Winning aside, said assistant varsity and JV coach Tom Ludwig, this has been the best year of coaching because the players are so fun and hard-working.

"These are a great bunch of guys," added bus driver Marlene Theel, who drove the team again this year after thinking about giving up driving the baseball bus. "Everywhere we went - restaurants, gas stations - they acted like gentlemen. Parents, you can be proud of them."

Having Fun/Working Hard "You know, I've been at this a long time," said Realdsen, who has coached high school baseball for over 30 years, at the welcome home. "They got what they deserved."

"We can have fun with these guys," he explained, "and yet when it's time to work, they're ready. Thanks for a great year: players, parents, fans."

Skoglund said he looked forward to playing games but also looked forward just to going to practice. "The kids treat the game with respect," he said. "They do everything right. They hustle on and off the field."

"They expect to work hard. They want to achieve," added Realdsen. "They want to do well. And they get along well, too."

"The guys want to work. They want to get better. They want to succeed," said Skoglund.

They never complain about drills, Skoglund and Realdsen agreed, even fundamental drills that they've been doing all spring.

"We have improved since the start of the season. That's a tribute to the kids," said Skoglund.

Even after winning a fourth subsection title, the team was not satisfied, said Realdsen. They were happy to win at subsections, but they were still hungry to do well at sections and at state.

"Keep getting better everyday" said Skoglund. "If each individual gets better, our team gets better."

"These coaches are such good coaches," said Berg at the welcome home. "They don't take enough credit for themselves. We wouldn't be here without them."

"They make it fun to play baseball," added Butkofski.

The high school coaches have done "a heckuva good job taking (the team) to their potential," said parent Dale Hess, who was one of the team's youth coaches.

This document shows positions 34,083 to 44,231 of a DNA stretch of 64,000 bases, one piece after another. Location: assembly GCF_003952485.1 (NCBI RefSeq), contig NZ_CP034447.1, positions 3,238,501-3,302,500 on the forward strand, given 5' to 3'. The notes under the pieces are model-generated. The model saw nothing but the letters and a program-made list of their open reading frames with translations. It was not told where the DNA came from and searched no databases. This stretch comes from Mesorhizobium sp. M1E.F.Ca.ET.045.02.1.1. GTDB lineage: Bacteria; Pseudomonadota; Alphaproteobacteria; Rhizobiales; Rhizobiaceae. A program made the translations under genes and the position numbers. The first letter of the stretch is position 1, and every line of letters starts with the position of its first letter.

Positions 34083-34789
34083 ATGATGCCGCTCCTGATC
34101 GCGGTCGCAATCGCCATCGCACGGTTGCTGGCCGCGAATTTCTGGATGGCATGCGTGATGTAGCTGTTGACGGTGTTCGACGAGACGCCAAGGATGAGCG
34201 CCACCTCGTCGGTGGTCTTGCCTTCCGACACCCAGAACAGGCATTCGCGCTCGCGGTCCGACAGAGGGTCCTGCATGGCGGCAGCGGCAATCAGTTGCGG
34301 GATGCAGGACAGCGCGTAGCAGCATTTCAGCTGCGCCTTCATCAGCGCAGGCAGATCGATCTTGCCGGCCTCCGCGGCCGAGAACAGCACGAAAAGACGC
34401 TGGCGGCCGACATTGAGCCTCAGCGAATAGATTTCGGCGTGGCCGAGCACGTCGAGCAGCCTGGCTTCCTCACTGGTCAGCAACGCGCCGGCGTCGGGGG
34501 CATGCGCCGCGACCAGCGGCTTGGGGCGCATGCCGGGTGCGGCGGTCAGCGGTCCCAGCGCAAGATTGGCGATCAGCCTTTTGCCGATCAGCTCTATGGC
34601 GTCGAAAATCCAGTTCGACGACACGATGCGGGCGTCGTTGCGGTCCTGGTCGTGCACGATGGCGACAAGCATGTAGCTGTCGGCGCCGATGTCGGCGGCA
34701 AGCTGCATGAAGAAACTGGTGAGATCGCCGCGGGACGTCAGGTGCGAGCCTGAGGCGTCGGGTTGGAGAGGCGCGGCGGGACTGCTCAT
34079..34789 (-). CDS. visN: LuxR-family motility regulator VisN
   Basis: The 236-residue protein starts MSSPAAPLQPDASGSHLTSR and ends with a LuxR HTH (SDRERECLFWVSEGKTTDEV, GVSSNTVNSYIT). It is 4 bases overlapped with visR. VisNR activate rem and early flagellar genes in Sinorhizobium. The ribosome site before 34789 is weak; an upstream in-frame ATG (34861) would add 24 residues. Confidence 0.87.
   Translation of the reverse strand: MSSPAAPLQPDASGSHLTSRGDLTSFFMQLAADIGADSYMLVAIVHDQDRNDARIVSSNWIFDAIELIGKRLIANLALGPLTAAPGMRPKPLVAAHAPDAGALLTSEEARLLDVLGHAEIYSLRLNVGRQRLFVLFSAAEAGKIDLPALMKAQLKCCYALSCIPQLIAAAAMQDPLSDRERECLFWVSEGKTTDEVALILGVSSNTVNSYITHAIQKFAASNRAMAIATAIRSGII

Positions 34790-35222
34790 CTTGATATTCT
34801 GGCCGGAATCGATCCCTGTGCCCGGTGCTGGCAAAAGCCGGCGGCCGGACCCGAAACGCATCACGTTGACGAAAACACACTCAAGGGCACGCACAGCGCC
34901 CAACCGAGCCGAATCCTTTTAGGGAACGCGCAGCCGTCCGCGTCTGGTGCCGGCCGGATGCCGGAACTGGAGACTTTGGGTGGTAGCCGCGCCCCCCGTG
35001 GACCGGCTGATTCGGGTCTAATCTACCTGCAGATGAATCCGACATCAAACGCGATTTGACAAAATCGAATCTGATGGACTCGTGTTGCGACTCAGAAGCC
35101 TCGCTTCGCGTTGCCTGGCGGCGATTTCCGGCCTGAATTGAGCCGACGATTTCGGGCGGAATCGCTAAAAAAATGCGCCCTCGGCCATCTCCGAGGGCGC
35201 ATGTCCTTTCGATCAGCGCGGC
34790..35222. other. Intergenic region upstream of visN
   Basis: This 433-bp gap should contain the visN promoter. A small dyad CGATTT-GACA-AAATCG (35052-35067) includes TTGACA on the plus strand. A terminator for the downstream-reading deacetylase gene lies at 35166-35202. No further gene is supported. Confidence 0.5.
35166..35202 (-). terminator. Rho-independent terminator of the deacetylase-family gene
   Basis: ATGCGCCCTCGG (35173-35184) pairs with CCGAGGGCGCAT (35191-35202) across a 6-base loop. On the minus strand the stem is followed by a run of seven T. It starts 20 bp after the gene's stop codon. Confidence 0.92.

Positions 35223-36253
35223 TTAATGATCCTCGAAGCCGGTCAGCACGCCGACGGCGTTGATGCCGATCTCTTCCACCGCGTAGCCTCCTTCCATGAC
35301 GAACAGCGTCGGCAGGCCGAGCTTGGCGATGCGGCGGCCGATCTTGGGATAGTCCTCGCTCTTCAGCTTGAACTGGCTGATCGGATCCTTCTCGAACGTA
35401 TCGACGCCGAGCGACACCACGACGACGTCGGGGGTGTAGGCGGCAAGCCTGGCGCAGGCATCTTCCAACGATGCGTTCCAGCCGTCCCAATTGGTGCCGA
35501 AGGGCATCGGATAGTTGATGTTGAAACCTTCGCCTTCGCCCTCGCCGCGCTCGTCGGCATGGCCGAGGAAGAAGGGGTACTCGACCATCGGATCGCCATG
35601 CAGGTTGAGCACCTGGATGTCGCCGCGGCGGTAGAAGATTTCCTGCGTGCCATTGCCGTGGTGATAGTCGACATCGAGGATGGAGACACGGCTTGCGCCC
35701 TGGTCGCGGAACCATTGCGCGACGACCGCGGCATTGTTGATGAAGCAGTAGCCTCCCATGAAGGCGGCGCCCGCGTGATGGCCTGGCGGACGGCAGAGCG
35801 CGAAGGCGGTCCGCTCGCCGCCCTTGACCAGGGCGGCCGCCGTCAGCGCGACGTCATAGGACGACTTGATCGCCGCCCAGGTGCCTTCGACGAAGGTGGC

"Skoogs runs an excellent program" and "gets the best out of the team," agreed parent Rick Paul, who added that he was glad his son got to work with Realdsen on pitching.

Skoglund is quick to share credit for the program, citing a total team effort, but will say that the high school coaches have fun together and enjoy working with the kids. He can hardly wait, he added, until next year when the high school baseball season starts again.

Berg wants his children to someday play baseball for Skoglund. "He's just so good," Berg explained. "He teaches the fundmentals so well. I think Paynesville baseball will always be good with him."

All the coaches, Berg added, know how to have fun and yet work hard, echoing words that the coaches used about the team.

Fan Support
At the welcome-home celebration, a number of players and coaches thanked the Paynesville fans for all their support, especially during their playoff run and at state.

"(Before) the state title game, I had goosebumps running out onto the field for infield," said Skoglund. "It was so loud. The fans were awesome."

Paynesville had approximately 400 fans for the state final on Friday. They really "cranked up the volume," said junior Ryan Hess.

"I'd just like to thank all you fans for coming out today," said Beier at the welcome home, which attracted around 100 fans on Friday evening.

"Our fans give us great support everywhere we go," said Paul.